Christians need to overcome their own feelings of embarrassment, shame and disgust about homosexuality, the Archbishop of Canterbury has insisted.
Dr Rowan Williams acknowledged that the Church was still “scratching its head” about where it stands on issues like same-sex marriage despite its vocal public opposition to the Government’s plan to legalise it. In his most frank public comments to date on the subject, the Archbishop accepted that the Church was in a “tangle” over homosexuality. On one hand many Christians may themselves be “wrestling” with their own sexuality while others appeared to display only strong feelings of revulsion, he said.
The issue of women bishops – due to come to a head at the Church of England’s General Synod in York next week – was another matter which helped give the impression that sex was “the only thing the Church is interested in”, he remarked. His comments came during a discussion day for a group of Christian teenagers at Lambeth Palace.
The event – entitled “Help, my friends think I’m mad” – included discussions about how the Church is viewed by the outside world. Acknowledging that many people view Christians as “weird, “mad” and “primitive” he told them: “As somebody who doesn’t spend all his time with other Christians, I’m quite conscious too of the fact that people think that I’m weird and we’re weird.”
He acknowledged frankly that the attempts he has supported to find a compromise between traditionalists and supporters of women bishop had left the Church mired “in the middle of quite a lot of tangles”. He added: “Same with same sex marriage, where once more we’re used to being alongside people who are gay; many of our friends may be – indeed we may be – wrestling with that issue ourselves, and the Church is scratching its head and trying to work out where it is on all that, and what to think about it.
“What’s frustrating is that we still have Christian people whose feelings about it are so strong, and sometimes so embarrassed and ashamed and disgusted, that that just sends out a message of unwelcome, of lack of understanding, of lack of patience. “So whatever we think about it, we need, as a Church, to be tackling what we feel about it.”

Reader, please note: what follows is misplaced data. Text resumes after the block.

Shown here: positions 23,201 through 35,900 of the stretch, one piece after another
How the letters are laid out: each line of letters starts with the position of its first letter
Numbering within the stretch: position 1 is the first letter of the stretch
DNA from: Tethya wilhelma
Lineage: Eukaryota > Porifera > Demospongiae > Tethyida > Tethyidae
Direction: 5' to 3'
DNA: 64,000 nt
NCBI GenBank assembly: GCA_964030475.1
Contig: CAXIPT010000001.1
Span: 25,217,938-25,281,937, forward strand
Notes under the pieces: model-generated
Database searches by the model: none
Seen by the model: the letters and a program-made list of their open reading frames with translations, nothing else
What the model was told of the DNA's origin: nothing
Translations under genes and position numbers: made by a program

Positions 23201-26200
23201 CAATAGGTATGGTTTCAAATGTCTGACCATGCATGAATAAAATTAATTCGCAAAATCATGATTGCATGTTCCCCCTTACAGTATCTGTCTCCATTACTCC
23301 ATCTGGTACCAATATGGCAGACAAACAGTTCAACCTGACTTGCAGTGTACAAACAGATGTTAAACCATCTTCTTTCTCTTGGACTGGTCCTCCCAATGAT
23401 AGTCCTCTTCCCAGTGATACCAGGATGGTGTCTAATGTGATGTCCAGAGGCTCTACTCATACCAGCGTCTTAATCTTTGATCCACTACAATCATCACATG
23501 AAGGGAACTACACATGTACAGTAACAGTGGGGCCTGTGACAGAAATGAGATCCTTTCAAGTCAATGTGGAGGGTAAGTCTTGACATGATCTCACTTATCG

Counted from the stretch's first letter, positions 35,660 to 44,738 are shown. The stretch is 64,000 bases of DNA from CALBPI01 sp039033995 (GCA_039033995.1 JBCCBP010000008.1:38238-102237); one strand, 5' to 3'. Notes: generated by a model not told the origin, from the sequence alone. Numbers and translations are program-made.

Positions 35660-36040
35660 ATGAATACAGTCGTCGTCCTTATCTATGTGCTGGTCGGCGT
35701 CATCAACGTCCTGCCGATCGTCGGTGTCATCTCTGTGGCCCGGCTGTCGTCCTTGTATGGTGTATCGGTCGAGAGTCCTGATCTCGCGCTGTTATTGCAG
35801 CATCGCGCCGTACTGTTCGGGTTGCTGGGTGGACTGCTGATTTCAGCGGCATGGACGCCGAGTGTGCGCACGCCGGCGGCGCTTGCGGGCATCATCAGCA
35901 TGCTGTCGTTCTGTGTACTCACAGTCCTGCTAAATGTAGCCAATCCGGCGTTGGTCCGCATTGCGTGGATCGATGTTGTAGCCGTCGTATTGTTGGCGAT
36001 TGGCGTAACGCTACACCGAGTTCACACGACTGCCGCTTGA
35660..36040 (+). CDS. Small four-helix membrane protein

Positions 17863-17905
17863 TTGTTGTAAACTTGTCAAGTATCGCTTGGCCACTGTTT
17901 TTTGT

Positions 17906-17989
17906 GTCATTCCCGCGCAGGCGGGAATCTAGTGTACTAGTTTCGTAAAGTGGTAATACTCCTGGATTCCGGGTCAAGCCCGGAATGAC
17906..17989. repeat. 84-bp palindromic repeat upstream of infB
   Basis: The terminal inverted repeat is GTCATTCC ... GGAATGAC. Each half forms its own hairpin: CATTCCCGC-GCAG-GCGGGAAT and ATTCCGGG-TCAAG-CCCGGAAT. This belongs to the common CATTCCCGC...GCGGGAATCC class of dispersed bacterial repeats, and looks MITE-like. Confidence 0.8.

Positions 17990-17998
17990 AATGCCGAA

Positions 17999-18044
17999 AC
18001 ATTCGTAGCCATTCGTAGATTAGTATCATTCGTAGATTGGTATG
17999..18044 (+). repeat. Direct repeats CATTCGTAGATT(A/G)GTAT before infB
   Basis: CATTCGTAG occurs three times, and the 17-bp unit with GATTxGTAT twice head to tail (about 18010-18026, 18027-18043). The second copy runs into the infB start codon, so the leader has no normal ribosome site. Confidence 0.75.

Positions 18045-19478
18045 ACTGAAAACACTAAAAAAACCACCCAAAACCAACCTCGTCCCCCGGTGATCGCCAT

It came as the National Secular Society published a legal opinion it had obtained on the Church of England’s recent submission on same-sex marriage, which suggested it could be a step towards disestablishment. The barrister Dr Ronan McCrea said the Church had “confused the issues” failing to distinguish between social, religious and legal aspects of marriage.
The forthcoming Synod meeting had been expected to see an historic final vote on ordaining women bishops. But following a last-minute concession to traditionalists, key campaigners for the change have now withdrawn their support believing it is a compromise-too-far. It is likely that the debate will be postponed ahead of a special emergency Synod gahering in November.
Dr Williams said he was “very committed” to having women bishops but openly acknowledged that it might not be possible to get agreement. “I share the frustration of a lot of people that we’re tangled-up in trying to get the maximum support for it in the Church of England and every move in one direction makes other people move away,” he said. “It’s like one of those terrible games you get in Christmas crackers sometimes where you have to get the little silver balls into holes – you always get two of them but then the other one goes off somewhere else.”
This article from the U.K. ‘Telegraph’, proves interesting – in the light of the audience the Archbishop of Canterbury is addressing. Christian Teenagers at Lambeth Palace were told of the dilemma in which the Church of England finds itself on important issues of Homosexuality, Same-Sex Marriage and Women Bishops. The Church, says Abp. Rowan Williams, has to sort itself out on these and other issues that impinge on the social consiousness of young people in the Church.
I guess the Archbishop of Canterbury realises that he is speaking to the future Church on these matters, realising that simple prohibition on grounds of traditional morality will not prevent young people from recognising hypocrisy where it is present in the Church’s current dealing with matters affecting their future as bearers of the Gospel heritage.
Father Ron Smith, Christchurch, New Zealand